Top LDS news stories of 2010: Humanitarian aid, temples, missionary work lead the list
Worldwide humanitarian relief efforts, temples and missionary work lead the list of noteworthy Mormon-related events of 2010.
In voting among Deseret News editors and writers, the LDS Church's efforts to send aid to countries such as Haiti, Chile, Guatemala, Honduras and others after natural disasters made it this year's top story. At No. 2 were the announcements, groundbreakings and dedications of building temples.
The No. 3 story involved the expansion of missionary work into countries like Angola and Burundi, the formation of a new stake in Uganda and the increase in missions worldwide.
1. Humanitarian aid
During 2010, the LDS Church provided humanitarian assistance and emergency response to hundreds of thousands of people worldwide.
When a magnitude 7.0 earthquake rocked Haiti and left Port-au-Prince in crumbled ruins last January, the church responded with planes loaded with food, emergency provisions, as well as medical professionals and supplies. The church supplied 600 temporary housing kits and 1,500 tents. Hundreds of homeless also found shelter in the LDS chapels.
In February, a magnitude 8.8 earthquake in Chile claimed more than 700 lives and left many more without power, water and food. The church responded with more than 100 tons of food and supplies to impacted areas.
Many were left decimated by flooding, mudslides, a volcano eruption and Tropical Storm Agatha in Guatemala, El Salvador and Honduras in the spring. The church responded in a timely manner to provide food, clothing and other supplies.
The church shipped an estimated 400,000 pounds of food, blankets and other relief aid in September to flood-ravaged Pakistan. In November, the church also joined with other nongovernmental organizations in response to major cholera outbreaks in Haiti and Papua New Guinea.
2. More temples
The church continued to build temples in 2010.
Temples were dedicated in Vancouver, British Columbia; Gila Valley, Ariz.; Cebu, Philippines; and Kiev, Ukraine. The Laie, Hawaii, temple was rededicated after it was renovated. The church also announced plans to refurbish the Ogden Temple in the near future. The temple in Phoenix was redesigned for a lower height.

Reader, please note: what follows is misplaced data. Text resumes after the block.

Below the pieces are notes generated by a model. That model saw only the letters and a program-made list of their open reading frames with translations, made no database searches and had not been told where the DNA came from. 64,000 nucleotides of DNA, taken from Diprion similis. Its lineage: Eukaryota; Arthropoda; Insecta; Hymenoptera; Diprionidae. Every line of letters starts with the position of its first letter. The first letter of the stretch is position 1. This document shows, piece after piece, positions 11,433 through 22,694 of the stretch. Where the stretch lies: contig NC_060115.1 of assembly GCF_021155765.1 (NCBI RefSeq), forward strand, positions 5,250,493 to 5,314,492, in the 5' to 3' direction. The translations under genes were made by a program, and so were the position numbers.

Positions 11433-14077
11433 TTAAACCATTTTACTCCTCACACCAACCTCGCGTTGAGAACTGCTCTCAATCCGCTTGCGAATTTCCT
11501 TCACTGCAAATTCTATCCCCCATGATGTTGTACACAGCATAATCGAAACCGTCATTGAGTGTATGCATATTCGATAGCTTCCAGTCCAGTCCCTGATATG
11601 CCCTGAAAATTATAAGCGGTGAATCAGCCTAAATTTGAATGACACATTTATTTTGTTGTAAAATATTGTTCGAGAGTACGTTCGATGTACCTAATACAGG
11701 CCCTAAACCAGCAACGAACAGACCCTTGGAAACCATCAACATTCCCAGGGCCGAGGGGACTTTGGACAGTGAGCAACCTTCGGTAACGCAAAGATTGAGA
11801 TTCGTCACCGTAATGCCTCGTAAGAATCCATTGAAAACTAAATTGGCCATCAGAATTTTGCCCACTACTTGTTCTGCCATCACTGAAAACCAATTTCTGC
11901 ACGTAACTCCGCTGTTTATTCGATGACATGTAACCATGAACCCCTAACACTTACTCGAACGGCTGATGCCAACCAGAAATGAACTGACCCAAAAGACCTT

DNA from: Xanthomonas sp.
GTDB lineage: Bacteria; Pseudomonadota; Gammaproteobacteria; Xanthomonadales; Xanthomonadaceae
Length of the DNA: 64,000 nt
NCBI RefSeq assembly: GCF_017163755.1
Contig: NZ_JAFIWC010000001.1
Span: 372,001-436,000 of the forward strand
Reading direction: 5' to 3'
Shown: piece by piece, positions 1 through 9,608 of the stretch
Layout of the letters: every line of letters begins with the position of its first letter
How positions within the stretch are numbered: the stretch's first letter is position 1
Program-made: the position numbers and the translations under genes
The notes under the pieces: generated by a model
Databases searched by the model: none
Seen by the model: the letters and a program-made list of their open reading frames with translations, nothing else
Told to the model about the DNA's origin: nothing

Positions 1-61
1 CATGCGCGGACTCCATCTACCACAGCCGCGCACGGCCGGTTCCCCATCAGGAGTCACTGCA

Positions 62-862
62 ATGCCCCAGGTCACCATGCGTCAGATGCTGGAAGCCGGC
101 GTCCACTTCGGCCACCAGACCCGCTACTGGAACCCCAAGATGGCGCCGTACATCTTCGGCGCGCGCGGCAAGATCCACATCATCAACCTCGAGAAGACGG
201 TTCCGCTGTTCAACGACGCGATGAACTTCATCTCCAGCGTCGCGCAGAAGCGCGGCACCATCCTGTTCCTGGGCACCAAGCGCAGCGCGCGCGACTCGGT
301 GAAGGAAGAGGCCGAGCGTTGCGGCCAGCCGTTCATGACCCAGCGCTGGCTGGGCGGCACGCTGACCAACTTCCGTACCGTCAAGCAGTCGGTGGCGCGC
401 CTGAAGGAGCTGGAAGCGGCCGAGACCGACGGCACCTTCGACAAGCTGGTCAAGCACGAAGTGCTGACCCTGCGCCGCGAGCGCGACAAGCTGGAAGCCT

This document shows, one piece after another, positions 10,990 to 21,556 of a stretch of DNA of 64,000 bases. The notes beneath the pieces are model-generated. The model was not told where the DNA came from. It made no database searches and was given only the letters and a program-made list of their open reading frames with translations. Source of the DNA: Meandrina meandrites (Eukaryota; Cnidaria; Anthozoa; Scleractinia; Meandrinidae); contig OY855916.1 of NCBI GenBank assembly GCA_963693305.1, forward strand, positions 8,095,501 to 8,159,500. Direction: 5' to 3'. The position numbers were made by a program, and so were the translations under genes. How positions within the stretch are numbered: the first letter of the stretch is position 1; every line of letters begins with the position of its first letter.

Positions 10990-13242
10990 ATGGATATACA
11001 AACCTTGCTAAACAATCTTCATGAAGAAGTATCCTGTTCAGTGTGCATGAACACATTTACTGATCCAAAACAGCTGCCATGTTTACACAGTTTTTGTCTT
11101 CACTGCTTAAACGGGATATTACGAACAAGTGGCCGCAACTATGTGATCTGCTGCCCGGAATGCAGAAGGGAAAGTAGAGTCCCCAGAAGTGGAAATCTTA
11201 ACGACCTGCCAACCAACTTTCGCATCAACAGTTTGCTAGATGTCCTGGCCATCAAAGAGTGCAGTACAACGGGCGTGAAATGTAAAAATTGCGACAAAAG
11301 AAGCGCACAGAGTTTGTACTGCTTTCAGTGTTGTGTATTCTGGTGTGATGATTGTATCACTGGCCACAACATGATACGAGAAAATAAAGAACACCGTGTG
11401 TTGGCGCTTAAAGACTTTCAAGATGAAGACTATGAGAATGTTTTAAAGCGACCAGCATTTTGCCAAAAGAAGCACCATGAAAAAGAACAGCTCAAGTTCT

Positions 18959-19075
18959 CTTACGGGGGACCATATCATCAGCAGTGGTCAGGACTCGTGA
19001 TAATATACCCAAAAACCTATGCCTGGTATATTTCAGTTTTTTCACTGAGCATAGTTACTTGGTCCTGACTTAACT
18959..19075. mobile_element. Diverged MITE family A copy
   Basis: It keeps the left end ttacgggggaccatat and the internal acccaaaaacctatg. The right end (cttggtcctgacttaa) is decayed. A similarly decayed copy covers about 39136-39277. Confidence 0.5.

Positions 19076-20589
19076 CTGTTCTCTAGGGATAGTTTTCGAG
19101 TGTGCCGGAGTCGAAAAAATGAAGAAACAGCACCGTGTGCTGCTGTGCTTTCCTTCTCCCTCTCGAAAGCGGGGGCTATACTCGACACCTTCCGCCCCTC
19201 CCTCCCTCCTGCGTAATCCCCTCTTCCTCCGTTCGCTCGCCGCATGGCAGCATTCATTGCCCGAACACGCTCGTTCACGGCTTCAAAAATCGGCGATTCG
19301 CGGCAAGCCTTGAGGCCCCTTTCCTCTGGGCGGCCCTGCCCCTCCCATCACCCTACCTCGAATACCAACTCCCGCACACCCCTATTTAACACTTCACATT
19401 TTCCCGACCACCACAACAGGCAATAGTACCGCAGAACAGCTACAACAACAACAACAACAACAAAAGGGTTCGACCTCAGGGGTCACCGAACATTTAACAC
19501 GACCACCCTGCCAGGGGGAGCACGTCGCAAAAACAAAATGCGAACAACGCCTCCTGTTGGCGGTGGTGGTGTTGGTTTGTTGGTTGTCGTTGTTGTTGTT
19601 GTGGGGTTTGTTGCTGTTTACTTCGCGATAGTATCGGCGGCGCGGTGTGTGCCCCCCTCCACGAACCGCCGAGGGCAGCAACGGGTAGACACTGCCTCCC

At the October general conference, President Thomas S. Monson announced temples will be built in Hartford, Conn.; Indianapolis; Tijuana, Mexico; Urdaneta, Philippines; and Lisbon, Portugal. Plans to build a temple in Payson, Utah, were announced earlier in the year.
The Nigeria Temple was also reopened after a period of civil unrest.
3. Missionary efforts
The church continued to expand its missionary efforts in 2010.
Two African countries — Angola and Burundi — were dedicated for the preaching of the gospel by apostles Elder D. Todd Christofferson and Elder Jeffrey R. Holland in November.
The first stake was organized in Uganda.
Members of the newly formed Addis Ababa Ethiopia District — two families and two single adults — traveled more than 2,600 miles to Accra, Ghana, to attend the temple for their first time.
Ten new missions were organized in Africa, South America, Central America, Mexico, Philippines and the United States, while 14 other missions in Europe, Asia, Australia, Caribbean and the U.S. were combined with neighboring missions. The total number of missions in the world is now 340.
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